- Chapter 9 – Introduction to the QMDM (Quantitative Marketability Discount Model). The Quantitative Marketability Discount Model is a shareholder level discounted cash flow model. In Chapter 9, we describe the QMDM, showing that the marketability discount is ultimately attributable to differences in cash flow risk and growth for minority shareholders in private companies. The Excel model of the QMDM is available here.
- Chapter 10 – The QMDM Assumptions in Detail. In Chapter 10, we present a more detailed review of the QMDM inputs: the expected holding period, dividend yield, growth in value, and required holding period return.
- Chapter 11 – Applying the QMDM. The QMDM is adaptable to the attributes of specific illiquid minority interests. In this chapter, we apply the QMDM to a variety of fact patterns, illustrating how to use the QMDM to identify the relevant cash flow, risk, and growth characteristics of the subject interest for a valuation.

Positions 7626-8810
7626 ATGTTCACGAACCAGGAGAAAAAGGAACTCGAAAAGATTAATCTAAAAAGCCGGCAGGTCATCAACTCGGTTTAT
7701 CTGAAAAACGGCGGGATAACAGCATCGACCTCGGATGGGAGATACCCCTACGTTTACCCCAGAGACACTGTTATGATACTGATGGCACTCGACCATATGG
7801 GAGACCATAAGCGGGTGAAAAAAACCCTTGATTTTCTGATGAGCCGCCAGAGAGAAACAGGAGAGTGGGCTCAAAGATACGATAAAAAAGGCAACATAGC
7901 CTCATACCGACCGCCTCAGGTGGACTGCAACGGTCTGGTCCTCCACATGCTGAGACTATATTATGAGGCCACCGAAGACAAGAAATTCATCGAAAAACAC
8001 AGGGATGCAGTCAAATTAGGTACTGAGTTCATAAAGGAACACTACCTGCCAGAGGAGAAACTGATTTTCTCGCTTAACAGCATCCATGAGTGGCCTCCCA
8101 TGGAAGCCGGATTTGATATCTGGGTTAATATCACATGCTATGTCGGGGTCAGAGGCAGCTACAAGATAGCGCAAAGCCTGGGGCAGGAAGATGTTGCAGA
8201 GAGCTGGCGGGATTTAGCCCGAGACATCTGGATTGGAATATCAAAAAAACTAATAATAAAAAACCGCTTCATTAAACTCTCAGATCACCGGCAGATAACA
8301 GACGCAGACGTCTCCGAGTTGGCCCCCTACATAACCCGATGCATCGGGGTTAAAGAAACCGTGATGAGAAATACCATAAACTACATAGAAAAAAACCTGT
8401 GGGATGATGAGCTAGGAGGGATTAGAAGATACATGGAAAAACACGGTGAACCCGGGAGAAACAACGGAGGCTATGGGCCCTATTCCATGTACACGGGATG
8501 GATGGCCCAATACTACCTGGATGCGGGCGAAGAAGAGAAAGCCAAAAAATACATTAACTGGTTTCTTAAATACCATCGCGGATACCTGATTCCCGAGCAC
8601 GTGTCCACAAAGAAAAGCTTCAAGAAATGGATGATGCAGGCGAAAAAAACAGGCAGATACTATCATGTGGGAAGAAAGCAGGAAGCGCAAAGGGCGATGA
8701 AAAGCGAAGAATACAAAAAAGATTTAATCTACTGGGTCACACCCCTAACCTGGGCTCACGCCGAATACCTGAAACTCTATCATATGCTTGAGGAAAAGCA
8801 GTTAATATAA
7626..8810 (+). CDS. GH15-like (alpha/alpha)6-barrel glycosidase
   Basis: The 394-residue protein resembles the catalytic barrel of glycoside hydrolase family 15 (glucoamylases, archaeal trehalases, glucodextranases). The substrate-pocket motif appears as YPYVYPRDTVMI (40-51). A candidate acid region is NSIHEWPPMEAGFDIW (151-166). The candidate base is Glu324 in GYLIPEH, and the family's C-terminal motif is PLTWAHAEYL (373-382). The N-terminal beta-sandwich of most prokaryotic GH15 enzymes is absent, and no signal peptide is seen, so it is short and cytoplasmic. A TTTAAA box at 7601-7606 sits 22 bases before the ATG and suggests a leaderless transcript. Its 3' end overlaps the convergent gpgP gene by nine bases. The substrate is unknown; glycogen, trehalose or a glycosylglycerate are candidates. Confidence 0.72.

- Chapter 12 – Applying the Integrated Theory to Tax Pass-Through Entities. We close by using the disciplined framework of the Integrated Theory to examine the valuation of shareholder interests in S corporations and other tax pass-through entities.
Who Should Read This Book?
A variety of business valuation, legal, and accounting professionals and students should read Business Valuation: An Integrated Theory Third Edition.
Valuation Analysts (Business Appraisers)
The Integrated Theory provides the foundation for a deeper understanding of business valuation concepts. These insights will be helpful for beginning and experienced appraisers alike. In this book, we use the term valuation analyst to be synonymous with the standard definition of a business appraiser.